Cosmetic regulation in the US has undergone a significant change that companies need to be aware of.
Within the Consolidated Appropriations Act, 2023 that was passed by the US Congress on December 29, 2022, under Subtitle E, it included the “Modernization of Cosmetics Regulation Act of 2022” (MoCRA), which creates new legal requirements for cosmetic companies and new authority for the US FDA. This Act is expected to provide greater FDA oversight and tracking of cosmetics.
Key points in brief:
(Definitions: “responsible person” = manufacturer, packer, or distributor of a cosmetic product whose name appears on the label; “facility” = site of manufacturing or processing but not including entities involved solely in one or more of: labeling, packaging, holding, distributing).
- Facility Registration (Sec. 607(b)): each facility that manufacturers or processes cosmetics for sale in the US, including foreign facilities, must register with the Secretary within 1 year of enactment (by Dec. 29, 2023) and renewed every other year (biennially). Foreign entities must have a US agent on file. New facilities: within 60 days of engaging in such activities. File info includes: name, address, contact details, all brand names, and product categories produced by the facility. Each will receive a facility registration number.
- Product Listing (Sec. 607(c)): each cosmetic product sold in the US is to be listed with the Secretary, within 1 year of enactment (by Dec. 29, 2023). New products (i.e., after Dec. 29, 2022): within 120 days of marketing. Includes: product name, facility reg. number, name and contact number of the responsible person, cosmetic category, list of ingredients (incl. colors, fragrances, flavors). Updated annually.
- Mandatory Adverse Event Reporting and Record Keeping (Sec. 605): The responsible person shall submit to the Secretary within 15 days, any report received of a serious adverse event associated with the use, in the US, of a cosmetic product manufactured, packed, or distributed by such person. FDA previously had no statutory authority to require this and AER were submitted to CAERS voluntarily by any interested party (i.e., consumers, physicians)
- Safety Substantiation (Sec. 608): A responsible person for a cosmetic product shall ensure, and maintain records supporting, that there is adequate substantiation of safety of such cosmetic product. Companies were already legally required to ensure their products are safe, but this section provides some additional definitions.
- Current Good Manufacturing Practice for Cosmetics (Sec. 606): FDA must issue mandatory current good manufacturing practice (GMP) regulations for cosmetics. Currently, FDA has only published a guidance for industry. As the guidance was generally based on ISO 22716, it is expected to be carried over. A specific point is made to address flexibility/ simplified GMP requirements for small businesses. Timeline: 2 years for a proposed rule and not more than 3 years for final rule (by 2026).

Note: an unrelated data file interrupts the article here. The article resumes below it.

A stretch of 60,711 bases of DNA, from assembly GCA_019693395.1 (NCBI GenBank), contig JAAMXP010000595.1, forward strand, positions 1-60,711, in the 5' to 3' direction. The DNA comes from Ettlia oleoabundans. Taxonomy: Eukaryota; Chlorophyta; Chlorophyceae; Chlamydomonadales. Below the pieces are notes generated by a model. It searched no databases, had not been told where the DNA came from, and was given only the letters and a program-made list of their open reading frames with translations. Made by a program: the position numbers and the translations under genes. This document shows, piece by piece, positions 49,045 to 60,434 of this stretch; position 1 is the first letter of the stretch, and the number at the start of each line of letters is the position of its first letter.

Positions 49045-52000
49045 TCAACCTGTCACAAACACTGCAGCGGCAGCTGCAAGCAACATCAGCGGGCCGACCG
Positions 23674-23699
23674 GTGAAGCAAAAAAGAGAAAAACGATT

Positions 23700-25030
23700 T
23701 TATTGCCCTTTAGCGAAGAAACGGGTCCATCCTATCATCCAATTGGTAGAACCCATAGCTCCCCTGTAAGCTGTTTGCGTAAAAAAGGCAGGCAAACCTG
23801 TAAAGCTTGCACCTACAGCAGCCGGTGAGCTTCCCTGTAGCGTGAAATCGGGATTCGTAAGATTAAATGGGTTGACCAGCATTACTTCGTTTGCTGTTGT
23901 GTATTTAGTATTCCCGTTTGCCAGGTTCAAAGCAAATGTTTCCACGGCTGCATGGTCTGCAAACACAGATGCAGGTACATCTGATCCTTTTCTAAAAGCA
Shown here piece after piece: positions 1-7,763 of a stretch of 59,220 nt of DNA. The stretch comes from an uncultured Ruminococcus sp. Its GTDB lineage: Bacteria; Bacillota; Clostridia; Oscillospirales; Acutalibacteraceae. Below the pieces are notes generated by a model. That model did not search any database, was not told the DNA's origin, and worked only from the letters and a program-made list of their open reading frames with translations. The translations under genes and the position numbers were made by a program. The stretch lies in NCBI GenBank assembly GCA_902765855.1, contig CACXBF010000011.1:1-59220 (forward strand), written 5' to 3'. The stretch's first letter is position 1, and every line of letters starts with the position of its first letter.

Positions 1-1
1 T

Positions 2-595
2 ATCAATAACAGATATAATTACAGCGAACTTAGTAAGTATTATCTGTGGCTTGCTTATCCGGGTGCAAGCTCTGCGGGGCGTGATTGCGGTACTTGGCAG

- Mandatory Allergen Labeling (Sec. 609(b)): cosmetic labels will be required to disclose the presence of fragrance allergens. The list of these allergens will be established by regulation by the Secretary within 18 months of enactment (by ~June 29, 2024 for proposed rule). Likely to follow EU requirements.
- Mandatory Recall (Sec. 611): previously the FDA had no authority under the FD&C Act to order a recall of a cosmetic, although it would request it. This would strengthen FDA’s ability to ensure timely recalls are conducted for misbranded or adulterated cosmetics.
Other points included:
- FDA will promulgate (within 1 year) regulations to establish and require standardized testing methods for detecting and identifying asbestos in talc-containing cosmetic products.
- Within 3 years FDA is required to assess the use and safety of PFAS in cosmetics and publish a report on its findings.
- No state preemption in relation to: registration and product listing, GMP, records, recalls, adverse event reporting, or safety substantiation; however, it allows for States to individually prohibit the use or limiting the amount of an ingredient in a cosmetic product as seen fit.
- “The Sense of Congress”: animal testing should not be used for the purposes of safety testing on cosmetic products and should be phased out with the exception of appropriate allowances.
There are certain exemptions for small businesses (< $1-million in average gross annual sales for last 3 years) not involved in manufacture/processing: i.e., exempt from product listing requirements and GMP. There may be other requirements and exemptions for various entities that need to be carefully examined, so make sure to review Subpart E in its entirety.
There are many questions about these cosmetic regulation changes and how all of this will be rolled out within the next 12 months, so stay tuned for further FDA updates, regulations, and guidance on this! Any questions – don’t hesitate to reach out.